The reference to a “pseudo-rational account “based” on science (ha!) on why you left the faith” is true and applies correctly to Shane.

  49. OS

    Billy Squibs,
    You asked how people who identify as ex-gay are seen by the LGBTQ community. I certainly can’t speak for the entire community, but my experience is that gays who are comfortable in their identities are disbelieving (that they can refrain from sex and relationships indefinitely); concerned (because so many gay people who are not able to be open and accepted struggle with depression and suicidality); and baffled (why would anyone choose not to be out and happy in this day and age, especially as there are so many denominations that are welcoming, and it’s so much easier to change your religion than your core self.)

  50. Holopupenko

    @54

    Does the studio audience see how delusional OS is… especially in his parentheticals?

  51. OS

    I answered another commenete’s question based on my experience, and you are responding by making negative comments about me. What happened to all that “treating each other as humans” you espoused, Tom?

  52. Tom Gilson

    I think “delusional” is wrong, and I said so. I should say it more strongly, and I will: it’s wrong, it’s scornful of the person and not just the ideas, and it’s demeaning. I don’t think it should have been said.

    I think “deluded” describes your personal experience, however.

    That is, I think that while your experience tells you what it tells you, what it’s telling you is not entirely true. It’s not entirely false, either, but it’s politically charged (as these issues always are these days), one-sided, and therefore neither the whole story nor an accurate picture of reality, outside the minds of those who think it is.

  53. OS

    I am accurately representing the views of the LGBTQ community in regard to this issue. You are attempting to make a subjective issue (the opinions of others) objective (truth).

  54. Holopupenko

    The participle adjective “deluded” means tricked or deceived. This applies in terms of OS kidding, first and foremost, himself. Why does he do this?…

    … Because the adjective “delusional” means believing things in spite of indisputable evidence to the contrary. Consider only OS’s first parenthetical: that [those with homosexual inclinations] can refrain from sex and relationships indefinitely. Huh? Um… that is being out of touch with reality.

    (And, let’s even ignore OS’s hypocrisy in making morally absolutist claims against me.)

    My comment stands.

  55. Tom Gilson

    I am accurately representing the views of the LGBTQ community in regard to this issue.

    Granted

    You are attempting to make a subjective issue (the opinions of others) objective (truth).

    I am commenting on the accuracy of the views held by the LGBTQ community in regard to this issue. I assumed, perhaps rashly, that you were in agreement with those views. If not, then I retract everything I said about your views, with my apologies.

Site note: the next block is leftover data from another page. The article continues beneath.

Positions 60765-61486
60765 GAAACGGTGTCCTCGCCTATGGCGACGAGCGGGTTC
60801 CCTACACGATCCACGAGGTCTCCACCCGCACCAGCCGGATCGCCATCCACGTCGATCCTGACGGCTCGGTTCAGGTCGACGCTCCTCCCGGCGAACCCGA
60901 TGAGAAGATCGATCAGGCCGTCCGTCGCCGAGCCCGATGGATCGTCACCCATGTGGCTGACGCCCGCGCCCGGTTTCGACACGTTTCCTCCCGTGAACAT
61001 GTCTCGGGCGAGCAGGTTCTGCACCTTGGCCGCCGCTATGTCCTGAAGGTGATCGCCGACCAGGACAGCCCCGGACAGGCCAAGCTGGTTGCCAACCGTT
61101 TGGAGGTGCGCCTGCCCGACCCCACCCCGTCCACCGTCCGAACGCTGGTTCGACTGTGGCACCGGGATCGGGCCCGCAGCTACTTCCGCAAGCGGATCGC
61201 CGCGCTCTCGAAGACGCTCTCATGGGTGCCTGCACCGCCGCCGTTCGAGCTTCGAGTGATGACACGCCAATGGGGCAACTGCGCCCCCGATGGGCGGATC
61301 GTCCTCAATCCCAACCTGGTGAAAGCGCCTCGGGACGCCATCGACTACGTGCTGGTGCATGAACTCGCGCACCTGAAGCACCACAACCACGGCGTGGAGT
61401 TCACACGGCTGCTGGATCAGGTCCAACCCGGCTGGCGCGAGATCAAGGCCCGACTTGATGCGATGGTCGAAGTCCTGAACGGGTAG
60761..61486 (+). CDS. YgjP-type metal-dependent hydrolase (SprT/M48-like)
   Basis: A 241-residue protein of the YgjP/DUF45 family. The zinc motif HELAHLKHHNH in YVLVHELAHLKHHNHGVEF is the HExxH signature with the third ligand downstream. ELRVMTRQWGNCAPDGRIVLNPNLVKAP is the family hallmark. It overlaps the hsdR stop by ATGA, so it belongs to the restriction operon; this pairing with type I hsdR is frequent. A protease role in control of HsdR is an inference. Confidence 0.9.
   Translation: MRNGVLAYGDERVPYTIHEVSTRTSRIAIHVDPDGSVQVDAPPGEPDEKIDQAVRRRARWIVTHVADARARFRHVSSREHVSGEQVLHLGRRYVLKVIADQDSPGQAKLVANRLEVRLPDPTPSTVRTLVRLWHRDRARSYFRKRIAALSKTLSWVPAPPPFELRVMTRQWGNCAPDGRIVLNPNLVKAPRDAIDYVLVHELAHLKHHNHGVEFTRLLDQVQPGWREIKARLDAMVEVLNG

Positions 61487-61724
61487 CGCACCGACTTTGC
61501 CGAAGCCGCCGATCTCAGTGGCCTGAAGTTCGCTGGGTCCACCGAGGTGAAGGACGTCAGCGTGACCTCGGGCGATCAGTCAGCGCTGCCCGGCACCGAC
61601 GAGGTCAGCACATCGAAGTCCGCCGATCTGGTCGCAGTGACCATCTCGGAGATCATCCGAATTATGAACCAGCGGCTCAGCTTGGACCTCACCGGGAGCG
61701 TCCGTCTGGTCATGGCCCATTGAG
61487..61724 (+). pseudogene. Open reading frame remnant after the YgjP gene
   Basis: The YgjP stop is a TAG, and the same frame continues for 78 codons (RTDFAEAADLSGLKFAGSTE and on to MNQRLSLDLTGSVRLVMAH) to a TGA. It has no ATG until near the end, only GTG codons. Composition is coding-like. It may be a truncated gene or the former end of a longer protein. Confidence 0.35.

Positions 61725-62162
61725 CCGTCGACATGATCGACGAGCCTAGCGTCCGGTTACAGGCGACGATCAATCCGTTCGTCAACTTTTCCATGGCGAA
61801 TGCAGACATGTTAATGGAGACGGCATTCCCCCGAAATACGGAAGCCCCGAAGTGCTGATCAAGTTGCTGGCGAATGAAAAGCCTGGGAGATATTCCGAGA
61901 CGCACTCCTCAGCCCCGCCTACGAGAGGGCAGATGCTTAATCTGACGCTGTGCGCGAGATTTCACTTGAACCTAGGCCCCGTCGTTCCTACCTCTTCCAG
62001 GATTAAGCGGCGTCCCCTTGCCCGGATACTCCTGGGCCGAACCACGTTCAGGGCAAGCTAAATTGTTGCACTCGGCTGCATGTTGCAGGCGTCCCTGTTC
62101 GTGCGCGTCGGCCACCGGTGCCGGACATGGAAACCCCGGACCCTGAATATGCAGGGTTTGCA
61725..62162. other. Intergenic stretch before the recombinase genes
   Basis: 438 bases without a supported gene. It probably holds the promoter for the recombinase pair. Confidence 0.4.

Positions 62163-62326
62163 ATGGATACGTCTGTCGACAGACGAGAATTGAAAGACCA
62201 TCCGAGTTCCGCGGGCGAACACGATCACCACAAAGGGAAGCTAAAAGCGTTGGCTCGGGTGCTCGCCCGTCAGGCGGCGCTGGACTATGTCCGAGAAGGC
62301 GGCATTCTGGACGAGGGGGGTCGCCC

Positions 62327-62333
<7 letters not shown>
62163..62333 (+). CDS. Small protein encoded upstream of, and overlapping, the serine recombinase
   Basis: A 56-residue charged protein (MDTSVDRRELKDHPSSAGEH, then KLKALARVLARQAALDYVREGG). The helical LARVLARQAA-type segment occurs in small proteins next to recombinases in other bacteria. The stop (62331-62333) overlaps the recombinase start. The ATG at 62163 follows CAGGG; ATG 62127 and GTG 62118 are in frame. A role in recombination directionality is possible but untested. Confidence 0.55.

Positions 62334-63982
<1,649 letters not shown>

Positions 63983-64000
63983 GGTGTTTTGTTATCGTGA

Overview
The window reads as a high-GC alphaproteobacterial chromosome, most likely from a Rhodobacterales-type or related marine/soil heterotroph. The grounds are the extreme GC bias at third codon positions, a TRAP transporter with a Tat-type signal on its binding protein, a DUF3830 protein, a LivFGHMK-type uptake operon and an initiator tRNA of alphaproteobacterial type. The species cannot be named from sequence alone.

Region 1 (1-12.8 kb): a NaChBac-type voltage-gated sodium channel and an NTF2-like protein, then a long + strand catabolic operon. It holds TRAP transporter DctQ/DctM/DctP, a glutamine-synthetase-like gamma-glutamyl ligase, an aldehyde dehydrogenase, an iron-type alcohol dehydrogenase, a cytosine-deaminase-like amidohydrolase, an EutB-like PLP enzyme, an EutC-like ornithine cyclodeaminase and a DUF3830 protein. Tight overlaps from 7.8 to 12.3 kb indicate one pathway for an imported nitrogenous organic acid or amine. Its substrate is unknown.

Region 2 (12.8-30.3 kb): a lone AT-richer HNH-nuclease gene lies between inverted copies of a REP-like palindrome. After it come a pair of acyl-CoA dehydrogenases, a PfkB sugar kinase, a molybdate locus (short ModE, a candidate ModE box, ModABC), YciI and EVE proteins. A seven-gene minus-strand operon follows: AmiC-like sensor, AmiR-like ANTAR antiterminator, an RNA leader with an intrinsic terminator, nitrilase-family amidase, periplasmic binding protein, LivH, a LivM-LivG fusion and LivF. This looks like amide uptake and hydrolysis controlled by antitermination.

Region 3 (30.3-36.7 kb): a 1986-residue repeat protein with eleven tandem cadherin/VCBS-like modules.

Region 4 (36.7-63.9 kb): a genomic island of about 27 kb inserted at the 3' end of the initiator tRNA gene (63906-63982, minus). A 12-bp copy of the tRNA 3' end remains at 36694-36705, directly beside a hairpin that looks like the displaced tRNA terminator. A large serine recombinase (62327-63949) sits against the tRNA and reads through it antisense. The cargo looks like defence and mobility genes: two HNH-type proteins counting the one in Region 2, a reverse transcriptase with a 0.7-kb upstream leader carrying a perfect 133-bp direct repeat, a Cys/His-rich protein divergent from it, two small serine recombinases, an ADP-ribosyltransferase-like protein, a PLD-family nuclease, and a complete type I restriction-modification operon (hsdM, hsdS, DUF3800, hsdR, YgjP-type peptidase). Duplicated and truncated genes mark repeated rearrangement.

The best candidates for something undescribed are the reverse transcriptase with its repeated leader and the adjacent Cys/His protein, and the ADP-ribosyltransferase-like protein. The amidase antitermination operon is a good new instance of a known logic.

56. Gavin

    Holopupenko,

    If OS said he met a guy who thought pigs could fly, it would make no sense to call OS delusional, unless you are claiming that the guy was just a hallucination.

    This is the quality of your attack on OS. He said that, in his experience, members of the LGBT community have these views. You may think the views are delusional, but that has nothing to do with OS, unless you think that he is having some sort of long-term hallucination that causes him to believe that he is hearing these views from members of the LGBT community when he actually is not.

    While we are on the topic of over-active imagination, your description of me in 36 is a complete fabrication, and mostly false.

  57. Tom Gilson

    I am in complete agreement that personal attacks are out of place here. Holopupenko, you may stand by your beliefs, but I think you’re over the line with respect to judging based on unknown information and unsupportable assumptions.

    We can assess what others say here, and we can draw conclusions about who they are to the extent that they make it known who they are by what they say. I don’t think it wise to do so until they’ve made it abundantly clear who they are, and even then not without explaining what led us to that conclusion.

    Both those factors are essential if we’re going to give people the respect they deserve.

    I stand by that.

  58. OS

    Tom,
    Instead of dismissing the opinions I represented as “inaccurate,” why not engage in dialogue about them? The second in particular deserves attention.

  59. Holopupenko

    OS didn’t meet a guy who claims pigs can fly [homosexuality is natural]. OS is the one claims pigs can fly [homosexuality is natural]. Tom makes that analogous point @50.

  60. Tom Gilson

    OS, do you have any statistics on how many suicides have been averted through people finally being relieved of the pressure of their homosexually-related guilt—and not by deciding it’s okay after all, but by moving into other ways of experiencing their lives, their identities, even their sexuality?

    Has the thought ever even occurred to you?

  61. Holopupenko

    @67: “No, I don’t have those statistics. Do you?”

    @54: “(because so many gay people who are not able to be open and accepted struggle with depression and suicidality)”

    He’s playing you, Tom–not just with his unsupportable assertion, but with the attempt to fallaciously turn the table…

    … the deluded aspect is OS actually seems to believe reality IS what he asserts it to be without substantiation: this is will-to-power, pure and simple.

  62. OS

    Holo, re-read Tom’s comment. He is asking whether I have stats for suicides averted, which is not the assertion I made.

  63. Tom Gilson

    Okay, then, let’s re-ask the question in terms of “suicidality.” Do you have the statistics for both sides if the question?